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Clarke looks to build on history

2014 Region 8-AAAAA Football Preview

POSTED: July 16, 2014 12:00 p.m.
Ivey Wynn/Barrow County News

Clarke Central’s Drico Browner looks to intercept Winder-Barrow rusher Joey Junius during the 2013 regular season game on Nov. 1.

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As one of the oldest and winningest programs in Georgia high school football, Clarke Central has quite the reputation to uphold. 

Between Clarke Central and the previously segregated Athens High School, an unbroken line of football runs all the way back to 1919. Before then, records hold that games were played as early as 1894. 

In that time, the combined records of Clarke Central and Athens High School claim a 721-307-26 tally. Since the integration of Clarke Central High School, the Gladiators are one of the few programs to boast a winning percentage higher than .700.

Altogether, the two schools claim seven state titles. Athens High School grabbed four with wins in 1921, 1941, 1955 and 1969, their final year in existence. Clarke Central would build on that success with three more championships in 1977, 1979 and 1985. 

Most recently, the Gladiators played for the Class-AAAA state championship in 2009 where they lost to Sandy Creek 29-15.

With such a stunning history, second-year head coach Ahren Self takes the responsibility of continuing that tradition of success quite seriously.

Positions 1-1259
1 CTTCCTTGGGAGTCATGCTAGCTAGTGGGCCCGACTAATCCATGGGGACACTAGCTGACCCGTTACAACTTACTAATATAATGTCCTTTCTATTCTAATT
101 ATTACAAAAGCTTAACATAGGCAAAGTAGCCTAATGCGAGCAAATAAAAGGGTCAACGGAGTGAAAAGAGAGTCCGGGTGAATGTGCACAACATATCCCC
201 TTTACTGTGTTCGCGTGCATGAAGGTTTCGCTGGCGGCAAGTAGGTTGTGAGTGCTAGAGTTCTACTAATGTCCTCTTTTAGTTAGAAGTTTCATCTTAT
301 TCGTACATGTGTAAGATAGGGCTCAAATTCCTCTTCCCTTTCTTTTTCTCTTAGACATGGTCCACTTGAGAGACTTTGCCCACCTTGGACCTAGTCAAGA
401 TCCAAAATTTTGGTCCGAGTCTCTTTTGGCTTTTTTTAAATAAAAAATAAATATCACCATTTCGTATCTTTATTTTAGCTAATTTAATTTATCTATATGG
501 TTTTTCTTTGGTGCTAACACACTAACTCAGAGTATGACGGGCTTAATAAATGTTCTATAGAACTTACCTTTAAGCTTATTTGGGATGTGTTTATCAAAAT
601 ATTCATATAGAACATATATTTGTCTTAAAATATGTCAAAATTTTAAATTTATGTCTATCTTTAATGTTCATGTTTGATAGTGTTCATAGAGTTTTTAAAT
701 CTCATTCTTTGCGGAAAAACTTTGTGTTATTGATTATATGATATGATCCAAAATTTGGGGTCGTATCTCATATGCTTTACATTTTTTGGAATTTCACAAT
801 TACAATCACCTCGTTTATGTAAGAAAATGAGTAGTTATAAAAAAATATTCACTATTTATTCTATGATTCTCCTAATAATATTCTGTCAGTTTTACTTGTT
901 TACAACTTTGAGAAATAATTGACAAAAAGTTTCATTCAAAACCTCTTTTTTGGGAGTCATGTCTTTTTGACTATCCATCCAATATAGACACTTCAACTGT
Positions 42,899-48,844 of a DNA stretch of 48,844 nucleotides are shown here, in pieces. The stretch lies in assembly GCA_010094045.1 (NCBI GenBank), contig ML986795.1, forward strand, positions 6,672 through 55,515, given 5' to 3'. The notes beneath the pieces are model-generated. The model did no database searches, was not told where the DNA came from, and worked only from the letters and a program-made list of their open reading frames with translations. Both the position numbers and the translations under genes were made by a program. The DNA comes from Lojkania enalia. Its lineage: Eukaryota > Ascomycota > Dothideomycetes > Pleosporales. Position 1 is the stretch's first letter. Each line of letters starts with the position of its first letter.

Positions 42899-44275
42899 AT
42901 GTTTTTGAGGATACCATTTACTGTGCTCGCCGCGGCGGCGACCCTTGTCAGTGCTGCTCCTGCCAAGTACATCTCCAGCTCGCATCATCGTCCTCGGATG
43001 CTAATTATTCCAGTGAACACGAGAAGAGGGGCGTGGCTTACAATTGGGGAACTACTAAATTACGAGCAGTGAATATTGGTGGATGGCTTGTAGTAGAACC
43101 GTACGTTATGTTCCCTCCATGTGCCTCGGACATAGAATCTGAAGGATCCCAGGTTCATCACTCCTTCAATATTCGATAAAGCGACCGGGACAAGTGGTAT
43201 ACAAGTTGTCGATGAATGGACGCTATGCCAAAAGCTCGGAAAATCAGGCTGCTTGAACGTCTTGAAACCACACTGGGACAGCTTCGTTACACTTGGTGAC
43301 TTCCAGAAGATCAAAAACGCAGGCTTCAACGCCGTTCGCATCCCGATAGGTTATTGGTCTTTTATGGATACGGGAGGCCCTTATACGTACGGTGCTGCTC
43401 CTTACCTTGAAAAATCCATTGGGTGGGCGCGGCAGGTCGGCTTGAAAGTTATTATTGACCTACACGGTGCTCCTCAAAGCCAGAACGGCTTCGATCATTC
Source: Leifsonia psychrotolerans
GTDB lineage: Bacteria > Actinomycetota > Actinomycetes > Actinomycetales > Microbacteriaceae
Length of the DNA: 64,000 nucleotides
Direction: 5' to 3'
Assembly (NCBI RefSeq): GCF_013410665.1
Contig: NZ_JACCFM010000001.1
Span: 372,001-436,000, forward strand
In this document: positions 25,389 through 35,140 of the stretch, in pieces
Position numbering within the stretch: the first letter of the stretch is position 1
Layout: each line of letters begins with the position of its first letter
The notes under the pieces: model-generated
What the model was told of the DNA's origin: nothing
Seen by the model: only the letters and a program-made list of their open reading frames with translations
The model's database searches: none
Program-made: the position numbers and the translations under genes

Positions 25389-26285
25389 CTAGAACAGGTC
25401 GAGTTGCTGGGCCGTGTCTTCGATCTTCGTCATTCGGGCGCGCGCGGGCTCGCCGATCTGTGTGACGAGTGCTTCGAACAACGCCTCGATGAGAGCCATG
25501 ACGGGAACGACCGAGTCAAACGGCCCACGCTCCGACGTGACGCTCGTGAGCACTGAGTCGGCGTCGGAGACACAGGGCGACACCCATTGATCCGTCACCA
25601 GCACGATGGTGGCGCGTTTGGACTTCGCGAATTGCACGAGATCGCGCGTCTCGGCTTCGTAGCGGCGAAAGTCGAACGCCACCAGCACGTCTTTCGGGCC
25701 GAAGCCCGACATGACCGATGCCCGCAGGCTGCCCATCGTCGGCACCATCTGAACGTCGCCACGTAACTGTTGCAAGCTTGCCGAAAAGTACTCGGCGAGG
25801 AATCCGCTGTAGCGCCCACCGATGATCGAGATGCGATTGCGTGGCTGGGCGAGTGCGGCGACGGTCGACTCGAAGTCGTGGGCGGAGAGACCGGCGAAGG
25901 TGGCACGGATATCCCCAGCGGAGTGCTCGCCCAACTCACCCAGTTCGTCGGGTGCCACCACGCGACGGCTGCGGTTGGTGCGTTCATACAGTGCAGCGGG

“It’s extremely important to keep that tradition going. There’s been a winning tradition here and every coach has had success. For the community, it’s my responsibility to make sure I can continue the success of Clarke Central High School,” Coach Self explained. “It means a lot to the community and to be a part of that tradition makes me proud and I want to make the community proud.”

Self’s program finished third in Region 8-AAAAA during his debut season with losses to Gainesville and Flowery Branch, along with non-region Marist to open the season. 

Clarke Central’s season perhaps perfectly highlighted the disparity in the region through 2013 as the Gladiators had an average scoring deficit 29 points against the top two teams in the region, but they enjoyed an average 22.17-point margin of victory in their six region wins, including a 23-3 blasting of fellow-playoff team Heritage in the middle of the season.

“It says a lot about the region. Each week, you’ve got to go out and play. It’s not an automatic win,” Self said. “That’s how we train, that’s how we play, and it’s unfortunate that the last couple years we haven’t done so well against Flowery Branch or Gainesville. Of course, they both have great programs and rich traditions themselves, so hats off to them, but that’s one of our goals this year is to beat one of those two schools or both of them.

“That’s what we strive for, along with making the playoffs and getting back to the Dome,” Self added.

Along with traditional success, the Gladiators share another element with the perennial powerhouses of Region 8-AAAAA: they have a lot of question marks on offense entering this season.